Yesterday evening I participated in an interesting event in Greensboro. It was sponsored by Action Greensboro, a nonprofit organization underwritten by eight local foundations to advance their city. They have created a speaker series called “Getting Things Done in Greensboro,” and last night’s session was “How Citizens and Local Government Can Work Together.” I was one of three panel members who responded to a moderator’s questions for about an hour, and then we answered written questions from the audience, emails from people watching a live video stream, and “tweets” from people via Twitter (a first for me). The other panelists were Harry Jones (Mecklenburg County Manager) and John Alexander (formerly with the Center for Creative Leadership). Ruth DeHoog with the Political Science Department at UNC-Greensboro was the moderator.
There is growing concern in Greensboro and Guilford County that their local elected officials are not focused enough on planning for the future, and that they are not working effectively with one another or with their professional managers. There is special concern that their elected officials do not fully appreciate the relationship between their responsibilities and those of the manager. Guilford County has fired four or five managers in the last five years, and Greensboro recently fired their manager in a way that has caused some people to worry that they will follow the county’s pattern (especially since three former county commissioners have been elected to the city council).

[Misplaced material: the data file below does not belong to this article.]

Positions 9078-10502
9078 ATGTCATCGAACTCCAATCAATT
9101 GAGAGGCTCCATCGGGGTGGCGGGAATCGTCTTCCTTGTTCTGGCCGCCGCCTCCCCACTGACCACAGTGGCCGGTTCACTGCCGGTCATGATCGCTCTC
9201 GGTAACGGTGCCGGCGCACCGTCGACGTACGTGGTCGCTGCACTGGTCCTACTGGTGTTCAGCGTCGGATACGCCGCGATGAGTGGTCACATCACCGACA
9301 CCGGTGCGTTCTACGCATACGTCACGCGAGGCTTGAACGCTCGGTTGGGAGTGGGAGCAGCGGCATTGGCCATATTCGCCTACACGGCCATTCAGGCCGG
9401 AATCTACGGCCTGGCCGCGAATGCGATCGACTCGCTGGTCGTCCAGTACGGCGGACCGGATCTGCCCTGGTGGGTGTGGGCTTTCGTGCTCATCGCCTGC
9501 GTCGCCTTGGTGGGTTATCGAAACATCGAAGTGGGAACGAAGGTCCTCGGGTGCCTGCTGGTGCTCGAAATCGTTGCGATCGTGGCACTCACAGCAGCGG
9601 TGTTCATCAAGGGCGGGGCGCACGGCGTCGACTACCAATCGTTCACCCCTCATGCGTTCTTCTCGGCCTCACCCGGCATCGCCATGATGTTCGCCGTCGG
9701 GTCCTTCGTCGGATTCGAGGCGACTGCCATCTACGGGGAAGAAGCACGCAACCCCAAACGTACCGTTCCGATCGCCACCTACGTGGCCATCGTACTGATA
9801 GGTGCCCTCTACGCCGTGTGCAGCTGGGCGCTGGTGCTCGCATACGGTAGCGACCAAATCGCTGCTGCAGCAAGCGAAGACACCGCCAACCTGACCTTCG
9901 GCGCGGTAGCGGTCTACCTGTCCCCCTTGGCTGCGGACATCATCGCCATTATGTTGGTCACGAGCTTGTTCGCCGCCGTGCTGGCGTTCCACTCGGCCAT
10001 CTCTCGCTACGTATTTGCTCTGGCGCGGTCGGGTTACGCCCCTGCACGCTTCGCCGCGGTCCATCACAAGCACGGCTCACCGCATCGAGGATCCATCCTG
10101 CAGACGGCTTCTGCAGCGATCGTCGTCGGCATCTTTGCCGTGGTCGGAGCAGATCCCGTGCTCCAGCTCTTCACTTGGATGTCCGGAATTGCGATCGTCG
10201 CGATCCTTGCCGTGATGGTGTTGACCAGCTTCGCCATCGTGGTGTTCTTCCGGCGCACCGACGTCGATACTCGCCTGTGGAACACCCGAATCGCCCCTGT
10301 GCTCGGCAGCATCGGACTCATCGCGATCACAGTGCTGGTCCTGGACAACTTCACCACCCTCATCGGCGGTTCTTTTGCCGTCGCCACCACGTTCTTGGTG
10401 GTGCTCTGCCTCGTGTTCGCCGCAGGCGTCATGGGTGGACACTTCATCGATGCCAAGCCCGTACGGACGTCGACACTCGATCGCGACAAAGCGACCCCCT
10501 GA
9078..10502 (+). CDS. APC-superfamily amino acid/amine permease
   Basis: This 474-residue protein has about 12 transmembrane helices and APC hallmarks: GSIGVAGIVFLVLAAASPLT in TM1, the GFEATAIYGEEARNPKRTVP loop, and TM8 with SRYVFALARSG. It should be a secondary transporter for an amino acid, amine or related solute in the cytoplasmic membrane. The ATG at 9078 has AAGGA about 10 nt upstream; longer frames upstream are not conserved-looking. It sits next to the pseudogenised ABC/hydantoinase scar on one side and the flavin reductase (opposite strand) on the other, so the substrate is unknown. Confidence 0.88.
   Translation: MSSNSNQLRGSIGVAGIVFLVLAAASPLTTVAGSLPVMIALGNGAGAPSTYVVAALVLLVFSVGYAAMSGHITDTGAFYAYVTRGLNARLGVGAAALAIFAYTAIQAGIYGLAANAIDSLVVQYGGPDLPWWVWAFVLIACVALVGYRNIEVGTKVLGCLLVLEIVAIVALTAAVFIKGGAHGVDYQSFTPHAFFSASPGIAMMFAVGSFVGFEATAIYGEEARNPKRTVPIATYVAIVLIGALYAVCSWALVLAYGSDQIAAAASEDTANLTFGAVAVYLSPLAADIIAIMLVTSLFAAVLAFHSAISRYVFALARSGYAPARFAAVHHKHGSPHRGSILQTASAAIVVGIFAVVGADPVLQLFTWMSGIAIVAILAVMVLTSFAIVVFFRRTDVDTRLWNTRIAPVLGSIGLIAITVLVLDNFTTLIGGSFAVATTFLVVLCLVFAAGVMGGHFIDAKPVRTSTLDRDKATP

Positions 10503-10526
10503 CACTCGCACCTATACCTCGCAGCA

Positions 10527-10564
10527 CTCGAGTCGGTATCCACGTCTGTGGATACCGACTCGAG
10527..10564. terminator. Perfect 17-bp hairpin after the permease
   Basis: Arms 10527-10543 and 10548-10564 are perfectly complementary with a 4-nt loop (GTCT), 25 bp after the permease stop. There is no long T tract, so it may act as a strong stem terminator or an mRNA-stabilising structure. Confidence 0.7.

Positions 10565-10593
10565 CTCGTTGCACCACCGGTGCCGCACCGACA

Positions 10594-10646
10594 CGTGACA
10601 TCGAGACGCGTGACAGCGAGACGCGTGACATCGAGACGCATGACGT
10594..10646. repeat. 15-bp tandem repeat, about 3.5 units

Last night over 200 private citizens turned out largely to hear about the council-manager form of government, which must be some kind of record. I’m tempted to call the Guinness Book of World Records. What does the effective practice of the council-manager form of government look like? Who should articulate the long-term needs of the city or county, and how can citizens hold them accountable? What is the appropriate role of the professional staff in innovation, long-term strategic thinking, and advising elected officials? How can elected officials adequately represent diverse constituencies in their large jurisdictions and still make decisions for the community as a whole? A number of elected officials were present and a couple commented at the end of the session.
The turnout and level of interest was impressive, and it will be interesting to see whether the local elected officials think any differently about their roles and responsibilities. Panel sessions tend toward more superficial answers, and so it is hard to know if you are saying anything worthwhile. I shamelessly promoted several of our programs aimed at helping elected officials understand their roles and improve their effectiveness. The session made me wonder if we have a greater role to play in communities where a governing board is dysfunctional and they are not working effectively with the manager. Hard to imagine many board members (or at least the right ones) volunteering for a workshop on dysfunctional boards. Could we offer an advanced workshop for managers on working with challenging boards that would not require them to label their own board as dysfunctional? Some of these difficult board dynamics are inevitable and voters always can administer the ultimate corrective, but I still wonder whether and how we might do more. (Special thanks to David Ammons for helping me prepare for the session.)